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ReelTalk Movie Reviews
Magnificent Obsession
by Betty Jo Tucker

I love movies about dance – and now I have a wonderful new documentary for my list of favorites. Only When I Dance follows two remarkable youngsters from a favela in Brazil as they struggle to become successful in the world of ballet. Drawing us into the tough everyday lives of Irlan Santos da Silva and Isabela Coracy Alves Nascinmento Santos, this excellent film evokes considerable empathy for these amazing, dedicated dancers who prove that ballet is not just an art form for the elite. It also gives us a revealing peek at what happens behind the scenes during high-stress ballet competitions. 

Even children from wealthy families who want to be ballet dancers must undergo rigorous training. But kids like Irlan and Isabela have the extra burden of their families’ low economic status to overcome. Their parents give them emotional support, but the financial requirements of ballet are almost insurmountable. Fortunately, Irlan and Isabela have the same understanding instructor, Mariza Estrella, who recognizes how gifted they are and helps them as much as she can.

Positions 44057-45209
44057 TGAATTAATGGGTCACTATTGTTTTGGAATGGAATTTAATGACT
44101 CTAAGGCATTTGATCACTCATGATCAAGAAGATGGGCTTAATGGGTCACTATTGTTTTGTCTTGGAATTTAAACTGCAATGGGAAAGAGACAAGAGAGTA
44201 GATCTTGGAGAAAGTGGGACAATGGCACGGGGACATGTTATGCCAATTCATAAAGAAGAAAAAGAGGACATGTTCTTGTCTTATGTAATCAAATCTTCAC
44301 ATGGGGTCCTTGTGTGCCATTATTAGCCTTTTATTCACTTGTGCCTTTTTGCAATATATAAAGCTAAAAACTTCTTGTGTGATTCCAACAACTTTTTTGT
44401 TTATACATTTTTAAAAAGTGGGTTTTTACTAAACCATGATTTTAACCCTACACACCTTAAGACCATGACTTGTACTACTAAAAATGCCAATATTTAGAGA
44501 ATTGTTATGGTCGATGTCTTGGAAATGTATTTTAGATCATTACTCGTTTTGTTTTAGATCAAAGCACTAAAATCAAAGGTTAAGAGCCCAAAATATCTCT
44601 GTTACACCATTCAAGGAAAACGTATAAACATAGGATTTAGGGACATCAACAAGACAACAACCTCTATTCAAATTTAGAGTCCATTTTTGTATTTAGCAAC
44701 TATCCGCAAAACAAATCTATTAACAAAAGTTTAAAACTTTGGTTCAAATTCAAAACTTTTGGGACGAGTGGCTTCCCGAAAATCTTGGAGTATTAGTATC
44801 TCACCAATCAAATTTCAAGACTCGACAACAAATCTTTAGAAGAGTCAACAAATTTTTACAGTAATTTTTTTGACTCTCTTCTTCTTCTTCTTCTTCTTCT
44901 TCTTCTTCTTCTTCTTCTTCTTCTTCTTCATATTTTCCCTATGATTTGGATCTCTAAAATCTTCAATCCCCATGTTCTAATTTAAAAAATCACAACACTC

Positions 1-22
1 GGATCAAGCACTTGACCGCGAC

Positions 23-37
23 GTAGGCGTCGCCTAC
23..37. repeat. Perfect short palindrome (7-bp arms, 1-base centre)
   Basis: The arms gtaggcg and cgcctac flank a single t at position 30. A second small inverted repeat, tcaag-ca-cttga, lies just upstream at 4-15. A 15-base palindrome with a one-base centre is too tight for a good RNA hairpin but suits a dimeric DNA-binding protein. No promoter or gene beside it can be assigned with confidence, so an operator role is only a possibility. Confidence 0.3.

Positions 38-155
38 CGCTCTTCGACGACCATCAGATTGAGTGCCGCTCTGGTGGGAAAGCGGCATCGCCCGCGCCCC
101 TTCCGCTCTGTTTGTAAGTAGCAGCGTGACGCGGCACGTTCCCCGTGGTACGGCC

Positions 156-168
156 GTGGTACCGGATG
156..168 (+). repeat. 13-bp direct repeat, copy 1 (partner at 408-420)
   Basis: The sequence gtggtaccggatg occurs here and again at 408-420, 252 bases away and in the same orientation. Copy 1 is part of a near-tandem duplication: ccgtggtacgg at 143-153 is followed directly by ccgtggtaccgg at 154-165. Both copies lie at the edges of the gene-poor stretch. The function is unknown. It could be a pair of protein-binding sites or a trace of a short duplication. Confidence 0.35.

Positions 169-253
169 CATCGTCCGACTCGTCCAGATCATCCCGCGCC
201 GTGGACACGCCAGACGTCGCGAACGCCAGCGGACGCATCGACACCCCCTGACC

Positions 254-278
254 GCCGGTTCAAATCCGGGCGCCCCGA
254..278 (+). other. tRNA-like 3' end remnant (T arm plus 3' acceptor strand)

Artistic talent knows no race or class barrier, so Irlan takes our breath away performing his daring “Nijinski” selection at a prestigious competition in Switzerland, while Isabela holds us spellbound with her exquisite classical ballet routine in a New York competition. It’s obvious that both youngsters live to dance. It’s their magnificent obsession.

Irlan shows more confidence and self-esteem than Isabela, but that’s not surprising, for he is free from the unfair body-image criticisms Isabela faces on her journey. I say unfair, because she looks absolutely lovely on stage. How any of the judges could think she needs to lose weight seems perfectly ridiculous to me! 

Watching Only When I Dance reminded me of the discipline and commitment necessary for anyone who wants to be a successful dancer. It also reinforced my feeling about the great joy and beauty involved in this wondrous art form.

(Released by Film Movement; not rated by MPAA.)

For more information about this documentary, go to the Internet Movie Data Base

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